WMO: Libyan disaster highlights need for “Early Warning for All”

WMO: Libyan disaster highlights need for “Early Warning for All”
15 / 09 / 2023
بقلم Marwa Nassar - -

The Libyan natural disaster highlighted the need for the international “Early Warnings for All” campaign launched by United Nations Secretary-General António Guterres, especially as the planet warms, more extreme rainfall events and severe flooding is expected.

The World Meteorological Organization (WMO) is partnering with the UN Office for Disaster Risk Reduction, the International Telecommunications Union, the IFRC and a range of other partners to ensure that early warnings reach everyone and lead to early action.

“A warmer atmosphere can hold more moisture. Therefore, precipitation events – with rain, snow or hail – in a warmer climate are more intense and can lead to more flooding,” says Stefan Uhlenbrook, Director of Hydrology and Cryosphere at WMO. “More than 80% of the moisture in clouds originates from the oceans, even more in tropical cyclones. This means that increasingly warmer oceans will fuel storms further,” he says.

Sea surface temperatures above 26 °C  can enhance and fuel such storms after they develop. Near the coast of Libya, sea surface temperatures were above 27.5 °C, thus increasing the energy available for the convection and moisture.

Libya’s National Meteorological Center did indeed issue early warnings for this extreme weather event, which saw unprecedented rainfall levels (414.1 mm in 24 hours in one station) which caused the flash floods and the collapse of the dams. The warnings were issued for heavy precipitation and floods, but didn’t address the risk posed by the ageing dams.

The fragmentation of the country’s disaster management and disaster response mechanisms, as well as deteriorating infrastructure, exacerbated the enormity of the challenges. The political situation is a driver of risk, as we are seeing in many countries currently.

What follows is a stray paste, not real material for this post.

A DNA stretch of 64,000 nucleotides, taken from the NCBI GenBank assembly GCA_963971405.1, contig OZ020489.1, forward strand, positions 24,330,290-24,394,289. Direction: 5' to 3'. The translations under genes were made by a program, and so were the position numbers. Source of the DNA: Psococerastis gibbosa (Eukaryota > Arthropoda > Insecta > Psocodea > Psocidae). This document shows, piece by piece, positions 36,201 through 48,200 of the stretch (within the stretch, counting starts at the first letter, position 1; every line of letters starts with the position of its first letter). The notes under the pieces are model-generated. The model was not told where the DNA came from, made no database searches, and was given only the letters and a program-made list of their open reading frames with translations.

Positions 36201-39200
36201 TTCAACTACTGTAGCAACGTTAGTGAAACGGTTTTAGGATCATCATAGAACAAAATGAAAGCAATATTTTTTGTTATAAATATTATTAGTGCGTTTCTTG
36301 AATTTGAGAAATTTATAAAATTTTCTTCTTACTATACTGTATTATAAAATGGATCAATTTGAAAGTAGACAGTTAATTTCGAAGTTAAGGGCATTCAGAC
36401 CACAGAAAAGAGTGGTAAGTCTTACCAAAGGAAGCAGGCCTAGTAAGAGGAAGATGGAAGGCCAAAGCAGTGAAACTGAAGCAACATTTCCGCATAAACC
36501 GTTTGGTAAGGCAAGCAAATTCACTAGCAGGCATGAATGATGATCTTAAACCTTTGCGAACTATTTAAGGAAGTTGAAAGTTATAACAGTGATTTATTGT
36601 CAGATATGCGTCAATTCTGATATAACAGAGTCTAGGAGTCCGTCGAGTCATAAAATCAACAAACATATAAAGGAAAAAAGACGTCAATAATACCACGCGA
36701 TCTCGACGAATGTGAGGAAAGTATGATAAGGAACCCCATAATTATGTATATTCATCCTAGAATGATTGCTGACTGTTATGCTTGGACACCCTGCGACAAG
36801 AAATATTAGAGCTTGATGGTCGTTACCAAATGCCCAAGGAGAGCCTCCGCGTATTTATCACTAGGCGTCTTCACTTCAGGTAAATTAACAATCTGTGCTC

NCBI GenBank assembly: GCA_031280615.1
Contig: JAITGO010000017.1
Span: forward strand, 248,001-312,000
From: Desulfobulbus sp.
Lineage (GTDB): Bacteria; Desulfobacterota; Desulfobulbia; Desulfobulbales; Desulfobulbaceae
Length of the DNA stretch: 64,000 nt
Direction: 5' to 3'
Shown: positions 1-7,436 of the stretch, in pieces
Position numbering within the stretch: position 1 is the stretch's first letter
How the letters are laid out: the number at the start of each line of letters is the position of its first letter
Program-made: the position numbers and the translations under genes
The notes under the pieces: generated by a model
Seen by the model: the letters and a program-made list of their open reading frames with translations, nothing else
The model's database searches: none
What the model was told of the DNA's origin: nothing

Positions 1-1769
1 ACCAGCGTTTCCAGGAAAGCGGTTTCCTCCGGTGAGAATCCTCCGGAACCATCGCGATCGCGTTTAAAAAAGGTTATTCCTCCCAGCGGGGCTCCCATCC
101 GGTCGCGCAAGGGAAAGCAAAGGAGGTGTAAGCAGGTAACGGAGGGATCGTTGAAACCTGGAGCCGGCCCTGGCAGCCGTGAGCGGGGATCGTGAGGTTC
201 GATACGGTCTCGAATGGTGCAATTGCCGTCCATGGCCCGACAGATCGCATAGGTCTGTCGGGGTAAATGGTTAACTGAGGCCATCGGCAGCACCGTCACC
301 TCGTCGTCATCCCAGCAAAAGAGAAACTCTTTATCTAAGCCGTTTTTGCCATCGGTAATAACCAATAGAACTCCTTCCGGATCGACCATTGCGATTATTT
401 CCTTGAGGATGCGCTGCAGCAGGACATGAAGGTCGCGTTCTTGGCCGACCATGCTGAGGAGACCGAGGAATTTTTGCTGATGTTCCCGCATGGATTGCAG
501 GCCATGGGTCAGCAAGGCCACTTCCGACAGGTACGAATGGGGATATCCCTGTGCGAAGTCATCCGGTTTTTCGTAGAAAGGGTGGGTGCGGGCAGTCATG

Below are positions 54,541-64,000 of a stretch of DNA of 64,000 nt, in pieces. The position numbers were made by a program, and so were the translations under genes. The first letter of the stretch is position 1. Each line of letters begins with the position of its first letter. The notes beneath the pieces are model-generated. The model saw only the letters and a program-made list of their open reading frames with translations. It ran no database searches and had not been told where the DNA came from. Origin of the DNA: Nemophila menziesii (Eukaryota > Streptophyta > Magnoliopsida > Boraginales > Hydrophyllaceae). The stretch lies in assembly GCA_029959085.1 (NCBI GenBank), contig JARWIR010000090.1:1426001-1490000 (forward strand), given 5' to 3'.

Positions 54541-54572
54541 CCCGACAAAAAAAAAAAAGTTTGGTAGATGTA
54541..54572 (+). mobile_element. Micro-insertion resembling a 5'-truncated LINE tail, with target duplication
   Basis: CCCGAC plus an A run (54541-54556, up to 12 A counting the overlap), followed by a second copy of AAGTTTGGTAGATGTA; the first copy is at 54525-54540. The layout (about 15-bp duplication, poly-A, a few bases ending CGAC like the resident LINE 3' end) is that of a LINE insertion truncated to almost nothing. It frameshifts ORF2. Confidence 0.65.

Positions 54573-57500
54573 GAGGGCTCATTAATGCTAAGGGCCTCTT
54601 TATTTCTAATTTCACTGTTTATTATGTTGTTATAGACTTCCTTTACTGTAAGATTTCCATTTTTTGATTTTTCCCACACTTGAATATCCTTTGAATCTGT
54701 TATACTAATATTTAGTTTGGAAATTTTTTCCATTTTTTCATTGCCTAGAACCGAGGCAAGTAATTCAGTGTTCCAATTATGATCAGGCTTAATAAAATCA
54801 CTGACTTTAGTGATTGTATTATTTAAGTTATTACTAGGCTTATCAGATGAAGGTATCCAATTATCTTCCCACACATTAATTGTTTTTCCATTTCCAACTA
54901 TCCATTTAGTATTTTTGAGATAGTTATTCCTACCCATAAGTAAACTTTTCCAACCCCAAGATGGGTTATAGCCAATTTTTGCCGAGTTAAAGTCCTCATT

The National Meteorological Center faces major gaps in its observing systems. Its IT systems are not functioning well and there are chronic staff shortages. The National Meteorological Center is trying to function, but its ability to do so is limited. The entire chain of disaster management and governance is disrupted.

Storm Daniel developed in Greece and was named by the Hellenic National Meteorological Service. As it moved towards Libya, Storm Daniel developed the characteristics of a Medicane – MEDIterranean hurriCANE. This hybrid phenomenon shows some characteristics of a tropical cyclone and others of a mid-latitude storm. Activity historically peaks between September and January.

Storm Daniel caused record-breaking rainfall in Greece on 5-6 September, with a reported 750 mm falling in 24 hours at a station in the village of Zagora. This is the equivalent of about 18 months of rainfall. In Thessaly, central Greece, many stations received 400 to 600 mm of rainfall in 24 hours. Thessaly is Greece’s agricultural heartland, and so the economic impacts are expected to be serious.

There were a number of fatalities. Many people sought refuge on rooftops.

Concurrently, Greece was battling Europe’s biggest ever wildfire, which caused massive destruction in the northeast of the country.

The disasters continue the series of extreme events which have caused loss of livelihoods and lives in many countries around the world in recent months.

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